With Kemba Walker headed to Oklahoma City, Marcus Smart is the next man up for the Boston Celtics at point guard.
At least, for now.
The Celtics are expected to have a busy summer with a possible roster overhaul. Team co-owner Wyc Grousbeck readily admitted he's "prepared" for big changes to the roster this offseason.
Smart, who's scheduled to become an unrestricted free agent after next season, could be a part of those changes. Or, the Celtics could lock up their longest-tenured player to a contract extension.
On the latest episode of The Ringer's Bill Simmons Podcast, Simmons and Sports Illustrated's Chris Mannix discussed how the C's might approach the Smart situation.
"My feeling is either Marcus gets extended or traded, but it'll happen in the next six weeks and it'll be one or the other," Simmons said. "And I would lean toward the extension, but I wouldn't be surprised if they traded him for, I don't know, the seventh pick with the Warriors. ... The 7-9 range is probably his value because I do think contending teams really value him because they've seen him in three conference finals teams. They know he could be a fourth or fifth guy on a really good team."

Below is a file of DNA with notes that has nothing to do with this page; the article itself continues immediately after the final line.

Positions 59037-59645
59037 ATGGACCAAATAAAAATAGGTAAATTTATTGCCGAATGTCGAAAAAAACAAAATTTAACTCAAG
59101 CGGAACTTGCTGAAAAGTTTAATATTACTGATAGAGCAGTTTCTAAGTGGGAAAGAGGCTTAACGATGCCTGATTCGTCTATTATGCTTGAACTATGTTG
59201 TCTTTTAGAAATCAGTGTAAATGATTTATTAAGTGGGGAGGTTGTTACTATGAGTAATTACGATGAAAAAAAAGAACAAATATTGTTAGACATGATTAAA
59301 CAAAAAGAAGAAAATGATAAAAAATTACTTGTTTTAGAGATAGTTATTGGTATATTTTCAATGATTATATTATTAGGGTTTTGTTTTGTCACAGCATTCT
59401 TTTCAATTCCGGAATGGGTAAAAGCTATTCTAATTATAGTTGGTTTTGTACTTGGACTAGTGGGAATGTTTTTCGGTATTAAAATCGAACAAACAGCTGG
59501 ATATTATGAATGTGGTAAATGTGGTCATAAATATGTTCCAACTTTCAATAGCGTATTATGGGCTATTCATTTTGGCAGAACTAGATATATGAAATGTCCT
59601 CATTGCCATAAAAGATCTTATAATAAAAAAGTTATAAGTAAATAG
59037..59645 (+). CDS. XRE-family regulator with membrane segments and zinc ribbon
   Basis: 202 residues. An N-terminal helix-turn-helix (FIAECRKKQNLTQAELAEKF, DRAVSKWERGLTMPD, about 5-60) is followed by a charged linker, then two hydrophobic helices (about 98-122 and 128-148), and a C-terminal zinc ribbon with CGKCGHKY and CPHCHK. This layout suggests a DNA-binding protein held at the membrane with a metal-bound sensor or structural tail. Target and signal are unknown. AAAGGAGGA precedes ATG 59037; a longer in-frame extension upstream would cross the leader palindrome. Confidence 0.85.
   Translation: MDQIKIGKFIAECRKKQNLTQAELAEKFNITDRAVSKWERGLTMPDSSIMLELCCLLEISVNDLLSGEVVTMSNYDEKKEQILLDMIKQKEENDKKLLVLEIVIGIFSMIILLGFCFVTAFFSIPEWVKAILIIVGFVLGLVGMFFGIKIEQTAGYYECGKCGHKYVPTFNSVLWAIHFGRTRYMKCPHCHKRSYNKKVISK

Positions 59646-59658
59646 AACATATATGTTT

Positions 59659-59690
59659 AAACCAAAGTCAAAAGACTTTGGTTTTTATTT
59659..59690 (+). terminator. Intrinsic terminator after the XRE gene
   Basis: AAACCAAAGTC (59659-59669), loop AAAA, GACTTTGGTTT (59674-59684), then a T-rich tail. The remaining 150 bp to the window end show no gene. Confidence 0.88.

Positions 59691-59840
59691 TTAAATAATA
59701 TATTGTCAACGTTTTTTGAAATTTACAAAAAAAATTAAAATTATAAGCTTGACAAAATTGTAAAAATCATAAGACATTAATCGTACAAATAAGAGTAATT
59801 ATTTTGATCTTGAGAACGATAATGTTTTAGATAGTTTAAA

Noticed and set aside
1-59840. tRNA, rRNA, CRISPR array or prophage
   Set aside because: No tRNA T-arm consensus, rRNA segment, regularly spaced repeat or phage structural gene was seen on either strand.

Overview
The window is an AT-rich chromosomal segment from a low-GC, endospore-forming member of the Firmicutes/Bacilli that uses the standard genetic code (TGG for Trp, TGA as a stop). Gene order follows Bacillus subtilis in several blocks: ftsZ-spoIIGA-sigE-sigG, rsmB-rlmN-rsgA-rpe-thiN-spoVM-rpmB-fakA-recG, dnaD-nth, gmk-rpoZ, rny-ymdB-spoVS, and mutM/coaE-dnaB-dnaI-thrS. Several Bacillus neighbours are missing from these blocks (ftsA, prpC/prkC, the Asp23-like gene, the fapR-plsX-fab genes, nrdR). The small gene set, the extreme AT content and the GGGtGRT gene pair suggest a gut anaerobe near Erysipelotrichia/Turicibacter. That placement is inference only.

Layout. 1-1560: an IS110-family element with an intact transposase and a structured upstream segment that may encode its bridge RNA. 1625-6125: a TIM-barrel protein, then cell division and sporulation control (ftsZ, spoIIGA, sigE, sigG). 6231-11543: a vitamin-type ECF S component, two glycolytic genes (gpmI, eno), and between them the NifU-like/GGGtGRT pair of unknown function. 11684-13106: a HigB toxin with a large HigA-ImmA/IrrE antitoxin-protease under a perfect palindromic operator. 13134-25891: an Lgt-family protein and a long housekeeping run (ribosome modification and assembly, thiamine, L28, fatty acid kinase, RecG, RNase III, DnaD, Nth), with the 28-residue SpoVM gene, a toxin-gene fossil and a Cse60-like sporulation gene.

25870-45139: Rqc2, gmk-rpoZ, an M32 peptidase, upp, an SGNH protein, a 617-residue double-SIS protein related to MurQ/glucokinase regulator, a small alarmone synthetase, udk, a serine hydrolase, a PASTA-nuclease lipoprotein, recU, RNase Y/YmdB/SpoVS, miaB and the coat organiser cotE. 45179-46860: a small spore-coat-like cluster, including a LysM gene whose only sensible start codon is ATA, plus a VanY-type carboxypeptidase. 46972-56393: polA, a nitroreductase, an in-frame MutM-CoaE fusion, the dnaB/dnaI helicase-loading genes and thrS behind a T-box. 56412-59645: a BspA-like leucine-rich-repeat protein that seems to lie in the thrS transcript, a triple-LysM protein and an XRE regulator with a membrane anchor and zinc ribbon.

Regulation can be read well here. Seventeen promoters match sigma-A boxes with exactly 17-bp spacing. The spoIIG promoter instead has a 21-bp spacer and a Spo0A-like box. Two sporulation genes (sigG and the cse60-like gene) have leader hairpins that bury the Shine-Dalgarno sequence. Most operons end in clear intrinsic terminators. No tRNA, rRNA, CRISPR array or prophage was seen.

Mannix mentions the Trail Blazers, who could make some significant changes of their own this summer, as a potential destination for Smart.
"If Portland keeps Lillard -- that's why [CJ] McCollum is intriguing for Boston, because Smart would probably complement Lillard differently at least than McCollum does," Mannix said. "The biggest problem in Portland is there's no defensive backstop there. There's nobody that can guard wings the way Smart can. So you put Smart next to Lillard, you take a lot of pressure off him in that sense. There's a really good market for Marcus Smart."
You can listen to the full segment below:
If Boston does decide to move on from Smart, his absence would be felt both in the backcourt and in the locker room. The 27-year-old has been a leader off the court and an All-Defensive presence on it. Those factors undoubtedly will weigh on president of basketball operations Brad Stevens as he ponders one of his many crucial decisions this offseason.